I’m a real estate classified junkie. No, really, I am. So much so that it’s gotten me into a lot of trouble over the years, never mind the Sunday morning yawns from my husband as I proceed to read the classifieds aloud, one after the other, at the breakfast table, hoping for a raised eyebrow, some positive feedback, anything. Actually, I need no encouragement.
We’ve rented houses for the summer, bought second homes and purchased fixer-uppers all through the real estate classifieds. And not just locally, either. No section goes unnoticed–Europe, Caribbean, time shares, you name it. I’m addicted. And yes, the same goes for certain real estate Web sites. I just can’t get enough.
I think it’s the optimist in me. Every ad is an adventure. Possibilities. Endless opportunities. I even do it when we’re in another city–on vacation.
But seriously, this type of ad hasn’t been around since at least 1995. So I asked a few friends, some with more than a few notches on their real estate home-buying belts, to give me a pulse check on the market.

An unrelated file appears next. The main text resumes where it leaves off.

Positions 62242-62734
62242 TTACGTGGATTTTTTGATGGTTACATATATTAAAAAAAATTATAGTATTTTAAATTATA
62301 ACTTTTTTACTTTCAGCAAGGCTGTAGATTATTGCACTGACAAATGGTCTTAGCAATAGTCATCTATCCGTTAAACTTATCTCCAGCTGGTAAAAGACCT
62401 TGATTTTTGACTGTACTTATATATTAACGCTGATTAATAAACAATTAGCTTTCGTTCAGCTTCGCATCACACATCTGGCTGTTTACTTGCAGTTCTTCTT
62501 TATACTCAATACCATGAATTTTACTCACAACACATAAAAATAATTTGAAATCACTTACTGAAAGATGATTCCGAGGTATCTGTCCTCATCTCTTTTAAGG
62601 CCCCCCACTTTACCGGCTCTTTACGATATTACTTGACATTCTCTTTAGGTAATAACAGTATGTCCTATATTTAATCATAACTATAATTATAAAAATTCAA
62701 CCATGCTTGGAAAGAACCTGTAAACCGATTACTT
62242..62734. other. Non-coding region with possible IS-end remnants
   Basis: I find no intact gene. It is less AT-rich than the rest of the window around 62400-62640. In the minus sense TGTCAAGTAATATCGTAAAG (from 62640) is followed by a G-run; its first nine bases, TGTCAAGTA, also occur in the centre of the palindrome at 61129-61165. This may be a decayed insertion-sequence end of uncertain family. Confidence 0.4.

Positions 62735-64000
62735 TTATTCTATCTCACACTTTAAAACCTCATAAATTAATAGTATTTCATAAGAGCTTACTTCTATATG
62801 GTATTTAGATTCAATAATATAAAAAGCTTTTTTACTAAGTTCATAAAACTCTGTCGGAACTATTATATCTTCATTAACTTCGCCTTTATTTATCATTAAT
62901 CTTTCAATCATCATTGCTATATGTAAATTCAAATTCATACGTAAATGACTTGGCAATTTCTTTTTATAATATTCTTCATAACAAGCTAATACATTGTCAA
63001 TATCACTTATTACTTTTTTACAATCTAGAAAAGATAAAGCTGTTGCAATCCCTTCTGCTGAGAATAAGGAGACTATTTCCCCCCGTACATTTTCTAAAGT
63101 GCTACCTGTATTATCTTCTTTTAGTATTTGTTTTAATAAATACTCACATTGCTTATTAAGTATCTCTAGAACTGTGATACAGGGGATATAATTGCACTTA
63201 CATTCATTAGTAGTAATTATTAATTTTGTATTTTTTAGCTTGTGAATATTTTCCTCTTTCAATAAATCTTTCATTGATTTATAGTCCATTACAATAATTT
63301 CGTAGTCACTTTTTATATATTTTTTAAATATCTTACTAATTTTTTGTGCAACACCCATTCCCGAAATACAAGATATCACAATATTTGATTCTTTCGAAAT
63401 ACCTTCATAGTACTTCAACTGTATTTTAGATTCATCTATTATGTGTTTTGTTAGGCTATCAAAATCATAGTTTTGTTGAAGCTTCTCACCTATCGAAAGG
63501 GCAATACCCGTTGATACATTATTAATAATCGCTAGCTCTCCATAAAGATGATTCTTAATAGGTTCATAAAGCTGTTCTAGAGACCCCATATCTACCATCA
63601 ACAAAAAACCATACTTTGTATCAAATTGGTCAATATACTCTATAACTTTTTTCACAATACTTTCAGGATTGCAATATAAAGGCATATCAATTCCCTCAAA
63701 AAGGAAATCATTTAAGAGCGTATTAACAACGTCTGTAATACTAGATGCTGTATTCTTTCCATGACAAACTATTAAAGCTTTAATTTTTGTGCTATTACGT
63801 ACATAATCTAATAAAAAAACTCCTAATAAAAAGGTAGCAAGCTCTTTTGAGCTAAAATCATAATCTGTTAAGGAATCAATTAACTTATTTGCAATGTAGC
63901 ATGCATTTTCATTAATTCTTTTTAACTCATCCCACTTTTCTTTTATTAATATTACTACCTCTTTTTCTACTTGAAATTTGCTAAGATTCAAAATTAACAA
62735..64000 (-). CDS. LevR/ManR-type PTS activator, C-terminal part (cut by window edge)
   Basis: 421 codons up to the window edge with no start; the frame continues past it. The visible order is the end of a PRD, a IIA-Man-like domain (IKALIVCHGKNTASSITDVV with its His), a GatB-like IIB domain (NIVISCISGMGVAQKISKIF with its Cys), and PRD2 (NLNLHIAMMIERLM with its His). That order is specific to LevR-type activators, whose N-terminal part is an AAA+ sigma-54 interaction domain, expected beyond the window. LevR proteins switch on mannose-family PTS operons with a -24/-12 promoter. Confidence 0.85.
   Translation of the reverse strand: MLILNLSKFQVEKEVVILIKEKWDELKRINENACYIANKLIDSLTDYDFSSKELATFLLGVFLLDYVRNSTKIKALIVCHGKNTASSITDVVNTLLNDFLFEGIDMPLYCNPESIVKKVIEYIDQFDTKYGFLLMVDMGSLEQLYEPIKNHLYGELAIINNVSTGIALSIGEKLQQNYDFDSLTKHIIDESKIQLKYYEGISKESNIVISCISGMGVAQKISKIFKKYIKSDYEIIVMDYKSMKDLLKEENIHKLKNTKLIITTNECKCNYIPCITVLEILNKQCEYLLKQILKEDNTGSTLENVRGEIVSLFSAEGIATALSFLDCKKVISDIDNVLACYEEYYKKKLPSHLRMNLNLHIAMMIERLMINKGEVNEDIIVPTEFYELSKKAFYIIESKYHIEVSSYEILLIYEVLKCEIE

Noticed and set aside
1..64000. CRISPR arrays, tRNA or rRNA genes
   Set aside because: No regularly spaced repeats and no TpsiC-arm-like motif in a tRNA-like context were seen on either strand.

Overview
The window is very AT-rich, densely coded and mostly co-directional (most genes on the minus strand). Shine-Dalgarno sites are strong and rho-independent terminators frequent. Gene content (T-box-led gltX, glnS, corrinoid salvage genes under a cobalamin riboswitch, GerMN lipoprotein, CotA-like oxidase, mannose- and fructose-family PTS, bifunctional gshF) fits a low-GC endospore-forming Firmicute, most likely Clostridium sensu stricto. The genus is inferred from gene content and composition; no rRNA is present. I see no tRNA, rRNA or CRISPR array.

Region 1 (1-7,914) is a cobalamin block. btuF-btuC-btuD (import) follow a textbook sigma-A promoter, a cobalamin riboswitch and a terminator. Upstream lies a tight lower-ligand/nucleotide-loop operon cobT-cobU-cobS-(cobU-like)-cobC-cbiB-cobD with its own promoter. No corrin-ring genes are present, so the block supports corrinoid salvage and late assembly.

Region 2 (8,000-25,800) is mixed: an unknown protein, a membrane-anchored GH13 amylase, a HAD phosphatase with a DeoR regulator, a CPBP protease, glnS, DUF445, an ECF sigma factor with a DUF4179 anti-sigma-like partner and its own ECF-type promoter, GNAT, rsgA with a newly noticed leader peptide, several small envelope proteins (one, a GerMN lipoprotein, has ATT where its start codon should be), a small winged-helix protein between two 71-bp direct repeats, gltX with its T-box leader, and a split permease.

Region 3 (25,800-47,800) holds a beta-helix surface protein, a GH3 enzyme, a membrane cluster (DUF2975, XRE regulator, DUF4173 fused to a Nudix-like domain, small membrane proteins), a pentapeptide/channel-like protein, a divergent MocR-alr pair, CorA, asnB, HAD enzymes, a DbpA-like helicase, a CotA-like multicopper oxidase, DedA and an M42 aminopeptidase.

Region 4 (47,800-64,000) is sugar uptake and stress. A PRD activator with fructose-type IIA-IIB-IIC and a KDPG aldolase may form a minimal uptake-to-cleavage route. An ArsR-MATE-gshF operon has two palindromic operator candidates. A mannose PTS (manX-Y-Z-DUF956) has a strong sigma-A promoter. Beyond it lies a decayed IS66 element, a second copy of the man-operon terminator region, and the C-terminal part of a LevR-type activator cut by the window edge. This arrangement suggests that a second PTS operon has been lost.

“We’re looking for another property in Palm Springs,” one tells me, when I ask whether this is a market in which to buy or sell.
“But what about the big profits you have now?” I dumbly ask. “Are you taking your money off the table or trading up?”
“Neither,” the friend responds. They’ve done so well in the real estate market in the past 18 months that they’re looking for another cosmetic fixer to add to their portfolio. Highly leveraged? They think not.
“Don’t prices seem a little steep?” I shyly offer.
“Interest rates will be this low until November,” the friend says. “After that, all hell might break loose. This is a great buying opportunity.”
My husband isn’t convinced by my friend’s optimism. As I read aloud, “Walls of glass surround park-like grounds,” he winces.
“Why are you reading that? We’re not moving,” he says.
“Just listen,” I say. “Celebrity Row. Where is that? Don’t we want to live there? Aren’t we wanna-be celebrities?”
Then I just laugh because these ads are so colorful and so funny that it’s really the only reaction a junkie can have. Before I get us into trouble.
“Read the times for the movies,” he says.
Julie Brosterman is a consultant to the real estate technology, mortgage and servicing industries. After she spent 15 years in the title insurance industry, the Internet “spoke” to her and she has never looked back. She lives in Los Angeles.
Send a comment or news tip to our newsroom.
Please include the headline of the story.